Recently I finally got around to watching the much discussed documentary Hand-Made Nation by Faith Levine.  And…I have to say I was super disappointed. To me the current rise of craft and the hand-made is fascinating and connected to some major cultural and lifestyle changes and trends and this documentary just seemed to me like a super slick and glossy advertisement.

Some folks have said they think this is because Faith is not a crafter and I think that has nothing to do with it. She is a documentary film maker and that is all she needed to be to make this film into a compelling story about the community and artists that she focused on. But perhaps that was the problem she focused on very little.  I personally know a number of the folks that she interviewed and they all have fascinating and interesting back stories and in the film they get a 3-5 minute blurp of how and why they do what they do- in other words not enough time to learn anything about them and their work.

image of Jenny Hart in the film.

When I was writing my thesis for my MFA I had to mention the cultural context of what I was doing and I found in fascinating how many women in their 20’s and 30’s are turning to crafts and a level of domesticity that their mothers rejected.  You also see the rise of the power house of Martha Stewart and the incredible popularity of stores like Anthropologie which cash in on this cultural trend.   To me this is a cultural shift of some sort- are we dealing with a new sense of femininity, are we being drawn to the tactile and hand-made because our lives are run by computers, are we choosing to reject that the idea of feminist means not feminine or domestic. I am not an academic on the subject but these are questions that are present in the ideas of the artists and entrepreneurs of hand-made nation. But what came out of the film is missing the depth of the subject matter and seems like a somewhat random group of people working within a current trend.  And I personally know that they are so much more and have such interesting and personal stories to tell.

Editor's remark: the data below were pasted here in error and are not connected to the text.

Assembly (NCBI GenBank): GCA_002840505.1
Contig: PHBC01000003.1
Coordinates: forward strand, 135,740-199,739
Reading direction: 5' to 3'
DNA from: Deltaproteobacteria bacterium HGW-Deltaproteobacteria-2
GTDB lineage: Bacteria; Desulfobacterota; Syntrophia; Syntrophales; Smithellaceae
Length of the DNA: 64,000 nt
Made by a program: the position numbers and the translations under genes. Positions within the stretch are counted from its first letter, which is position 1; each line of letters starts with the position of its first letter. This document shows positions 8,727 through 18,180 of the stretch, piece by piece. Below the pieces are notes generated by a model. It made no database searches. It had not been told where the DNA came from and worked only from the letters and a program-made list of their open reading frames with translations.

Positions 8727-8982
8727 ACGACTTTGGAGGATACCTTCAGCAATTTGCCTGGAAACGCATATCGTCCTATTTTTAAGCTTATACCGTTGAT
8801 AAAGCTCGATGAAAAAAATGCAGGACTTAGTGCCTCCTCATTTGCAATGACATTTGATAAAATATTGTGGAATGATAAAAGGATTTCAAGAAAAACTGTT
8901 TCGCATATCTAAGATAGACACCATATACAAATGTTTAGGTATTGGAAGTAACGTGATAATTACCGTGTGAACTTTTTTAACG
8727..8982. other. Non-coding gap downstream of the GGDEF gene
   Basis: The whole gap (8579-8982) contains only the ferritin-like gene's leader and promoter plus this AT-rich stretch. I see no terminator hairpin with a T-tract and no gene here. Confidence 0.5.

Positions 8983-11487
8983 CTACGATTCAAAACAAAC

I love what the film was trying to do but as someone who is so passionate about valuing  the hand-made it did not live up.  I wish the film had focused more on a select group of people who maybe are able to represent a larger group and truly research  why they have made the decisions they have made- leaving behind more conventional jobs and lives to pursue their craft and what drew them to craft in the first place. Also perhaps having some academics studying the popularity and change in our culture to see what they have to say.  That’s just my opinion.

I only wish there was someone else making a film with the same premise but a bit more heart.

Either way lets keep rocking our hand-made world!!!

Joetta Maue is a full time artist primarily using photography and fibers. Her most recent work is a series of embroideries and images exploring intimacy. Joetta exhibits her work throughout the United States and internationally, and authors the art and craft blog Little Yellowbird as well as regularly contributes to Mr. X Stitch. Joetta lives in Brooklyn, NY, with her husband, baby son, two cats, a goldfish.